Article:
“The most critical challenge we face in this mission area is a shortage of RPA pilots,” Air Force Chief of Staff Gen. Mark A. Welsh III said recently. Using graduates fresh out of pilot training was “the fastest way to address that shortfall without sacrificing mission capability in other platforms.”

Plans to assign 80 recently graduated pilots from traditional pilot school to the RPA duty will hopefully increase drone pilot graduates from about 190 to 300 annually. After serving one tour, pilots would then have the option to fly manned aircraft.

With the shortage, drone pilots fly up to 900 hours a year, compared with fighter pilots, who are in the cockpit an average of 250 hours a year, according to Air Force officials.

The Air Force said in a news release that the bonus is similar in value and commitment to what has been offered to aviators in the past who have similar training and experience.

“In a complex global environment, [remotely-piloted aircraft] pilots will always be in demand,” said Secretary of the Air Force Deborah Lee James. “We now face a situation where if we don’t direct additional resources appropriately, it creates unacceptable risk.”

Military Connection proudly serves those who serve in the Army, Navy, Air Force, Marines, Coast Guard, Guard and Reserve, Veterans and their families. We are the go-to site for Veteran Employment and information on Veteran education. Militaryconnection.com provides Veterans with and Directory of Employers, a Job Board, information on the Post-9/11 GI Bill, and a blog that offers Veterans boundless information. Be sure to visit Militaryconnection.com, the go-to site.

Hefty Bonuses Await Experienced Drone Pilots Who Re-up: Military Connection: by Debbie Gregory

Military Connection: Air Force Looks to Bolster Drone Pilot Pool

Drone Pilots

The United States Air Force has been finding it difficult to secure candidates for their unmanned aerial vehicle (UAV) pilot program. Now, Air Force leadership is taking aggressive steps to fill the much needed drone pilot positions from their pool of National Guard and Reservist pilots.

Air Force Secretary Deborah Lee James is laying out plans to increase incentive pay in order to bring more National Guard and Reserve pilots onto active duty, and find volunteers to fill needed slots to fly drones. James has told the media that the Air Force may seek large retention bonuses for drone pilots, close to the maximum $25,000 stipend that manned aircraft pilots receive.

The Air Force has struggled with manning drone operators. The demands of ongoing operations around the world, including persistent airstrikes in Iraq and Syria, have only made the problem worse. And according to General Mark Welsh, Air Force Chief of Staff,  plans to reduce the number of combat air patrols by drones have instead  increased, mostly due to the airstrike missions in Iraq and Syria.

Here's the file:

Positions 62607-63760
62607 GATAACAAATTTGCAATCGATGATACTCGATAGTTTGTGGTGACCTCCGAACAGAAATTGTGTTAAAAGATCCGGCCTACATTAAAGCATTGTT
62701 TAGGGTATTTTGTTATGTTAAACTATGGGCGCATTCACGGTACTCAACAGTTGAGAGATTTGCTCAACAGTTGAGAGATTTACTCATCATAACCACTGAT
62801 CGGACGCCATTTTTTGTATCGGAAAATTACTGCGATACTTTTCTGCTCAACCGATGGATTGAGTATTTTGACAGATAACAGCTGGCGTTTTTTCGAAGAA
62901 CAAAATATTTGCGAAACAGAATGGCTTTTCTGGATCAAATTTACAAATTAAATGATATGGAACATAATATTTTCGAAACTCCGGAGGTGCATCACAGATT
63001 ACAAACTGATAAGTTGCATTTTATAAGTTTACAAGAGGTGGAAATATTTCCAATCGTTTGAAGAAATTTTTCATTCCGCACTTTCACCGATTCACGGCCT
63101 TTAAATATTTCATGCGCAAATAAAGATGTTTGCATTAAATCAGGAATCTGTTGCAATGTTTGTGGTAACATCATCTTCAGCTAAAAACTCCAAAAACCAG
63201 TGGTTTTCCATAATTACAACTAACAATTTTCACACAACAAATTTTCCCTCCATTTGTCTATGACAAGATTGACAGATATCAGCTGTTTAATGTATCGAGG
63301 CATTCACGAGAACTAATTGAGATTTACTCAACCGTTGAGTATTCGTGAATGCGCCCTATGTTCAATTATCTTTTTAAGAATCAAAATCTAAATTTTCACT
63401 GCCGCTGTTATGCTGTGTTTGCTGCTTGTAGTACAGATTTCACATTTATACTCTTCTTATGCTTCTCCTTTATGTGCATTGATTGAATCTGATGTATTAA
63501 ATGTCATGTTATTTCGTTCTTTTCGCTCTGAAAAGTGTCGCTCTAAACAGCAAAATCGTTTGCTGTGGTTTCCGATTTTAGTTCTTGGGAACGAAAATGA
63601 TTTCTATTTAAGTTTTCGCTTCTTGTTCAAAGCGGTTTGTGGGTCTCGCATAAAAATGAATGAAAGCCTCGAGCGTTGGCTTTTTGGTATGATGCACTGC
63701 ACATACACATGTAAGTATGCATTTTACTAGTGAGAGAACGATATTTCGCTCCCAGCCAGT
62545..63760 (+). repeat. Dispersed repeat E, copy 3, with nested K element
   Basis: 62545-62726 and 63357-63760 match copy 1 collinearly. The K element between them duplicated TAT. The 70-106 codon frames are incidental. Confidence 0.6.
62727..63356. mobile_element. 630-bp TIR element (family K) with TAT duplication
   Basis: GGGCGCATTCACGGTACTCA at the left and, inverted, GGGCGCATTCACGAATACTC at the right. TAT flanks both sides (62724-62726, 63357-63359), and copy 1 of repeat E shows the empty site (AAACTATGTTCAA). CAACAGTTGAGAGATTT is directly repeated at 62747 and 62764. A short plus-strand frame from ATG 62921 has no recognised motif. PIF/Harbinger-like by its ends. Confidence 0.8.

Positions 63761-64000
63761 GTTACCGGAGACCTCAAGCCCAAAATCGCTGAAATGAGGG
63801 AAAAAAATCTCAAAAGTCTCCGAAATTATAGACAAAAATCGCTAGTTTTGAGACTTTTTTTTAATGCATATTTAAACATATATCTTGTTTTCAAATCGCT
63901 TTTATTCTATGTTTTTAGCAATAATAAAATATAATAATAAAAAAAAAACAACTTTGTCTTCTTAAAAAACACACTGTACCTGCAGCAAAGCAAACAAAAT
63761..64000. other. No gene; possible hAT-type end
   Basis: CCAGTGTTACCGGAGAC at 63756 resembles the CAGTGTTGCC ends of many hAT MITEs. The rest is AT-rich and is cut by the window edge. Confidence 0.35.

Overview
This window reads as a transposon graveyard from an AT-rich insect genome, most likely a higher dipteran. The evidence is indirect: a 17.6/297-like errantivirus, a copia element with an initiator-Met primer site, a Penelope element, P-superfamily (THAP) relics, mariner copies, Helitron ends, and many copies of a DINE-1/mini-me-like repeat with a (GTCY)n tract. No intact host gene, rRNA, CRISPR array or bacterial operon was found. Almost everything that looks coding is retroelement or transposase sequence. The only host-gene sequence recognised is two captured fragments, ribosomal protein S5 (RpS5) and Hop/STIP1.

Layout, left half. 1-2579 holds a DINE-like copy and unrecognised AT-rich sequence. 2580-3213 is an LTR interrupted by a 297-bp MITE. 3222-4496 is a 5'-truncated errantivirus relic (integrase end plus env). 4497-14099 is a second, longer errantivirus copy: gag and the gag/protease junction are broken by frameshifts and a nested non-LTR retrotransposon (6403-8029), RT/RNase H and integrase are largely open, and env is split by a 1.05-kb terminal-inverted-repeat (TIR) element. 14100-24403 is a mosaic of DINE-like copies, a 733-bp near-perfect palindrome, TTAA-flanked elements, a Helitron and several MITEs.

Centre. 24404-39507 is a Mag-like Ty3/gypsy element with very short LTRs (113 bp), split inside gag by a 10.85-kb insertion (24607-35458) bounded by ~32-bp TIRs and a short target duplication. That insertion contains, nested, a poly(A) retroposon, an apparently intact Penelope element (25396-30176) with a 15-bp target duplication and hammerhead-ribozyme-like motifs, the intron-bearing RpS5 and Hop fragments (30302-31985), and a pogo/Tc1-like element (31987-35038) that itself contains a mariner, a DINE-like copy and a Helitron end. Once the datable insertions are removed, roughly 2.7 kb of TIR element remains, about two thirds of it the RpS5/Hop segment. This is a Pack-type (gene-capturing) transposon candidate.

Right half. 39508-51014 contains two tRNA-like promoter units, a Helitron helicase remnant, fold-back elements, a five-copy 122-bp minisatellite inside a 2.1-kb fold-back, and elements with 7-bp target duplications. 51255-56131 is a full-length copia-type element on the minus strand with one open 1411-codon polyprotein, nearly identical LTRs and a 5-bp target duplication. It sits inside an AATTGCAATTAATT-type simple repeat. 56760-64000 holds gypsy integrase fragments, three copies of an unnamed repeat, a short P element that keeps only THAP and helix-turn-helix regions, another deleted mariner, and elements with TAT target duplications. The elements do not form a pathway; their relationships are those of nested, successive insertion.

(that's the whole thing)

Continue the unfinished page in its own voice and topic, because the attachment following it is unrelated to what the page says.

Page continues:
There are currently 988 active-duty pilots for the Predator and Reaper drones – the two most lethal unmanned aircraft commonly used for surveillance and strikes. More than 1,200 pilots are needed.

Gen. Welsh says that the Air Force can only train approximately 180 drone pilots a year.  But the annual need for drone pilots is closer to 300. And the Air Force loses about 240 drone pilots a year, as drone operators move to other jobs, or leave the military for higher paying jobs operating drones for the drone manufacturers that sell them to the military.

In an attempt to combat the issue, James said that she will more than double the monthly incentive pay for some drone operators, from $600 to $1,500, in order to persuade them to stay in the Air Force. The incentive would be targeted towards those who have finished their initial six-year service commitment. All drone pilots now get the $600 monthly stipend, but current policies do not allow for any retention bonuses, unlike the up to $25,000 given to manned aircraft pilots to encourage them to stay in the service.

Ms. James also said that she will shift funds in order to bring some National Guard and Reserve drone pilots onto active duty, and will ask other trained drone operators to volunteer to deploy for six months to some of the more strained units. It is expected that 33 current drone pilots will be asked to voluntarily stay in their jobs, rather than going back to their original aircraft, as planned, later this summer.

Military Connection proudly serves those who serve in the ArmyNavyAir ForceMarinesCoast Guard,Guard and ReserveVeterans and their Families. We are the go to site for Veteran Employment and information on Veteran education. Militaryconnection.com provides Veterans with and Directory of Employers, a Job Boardinformation on the Post-9/11 GI Bill, and a blog that offers Veterans boundless information. Be sure to visit Militaryconnection.com, the go to site.

Military Connection: Air Force Looks to Bolster Drone Pilot Pool: By Debbie Gregory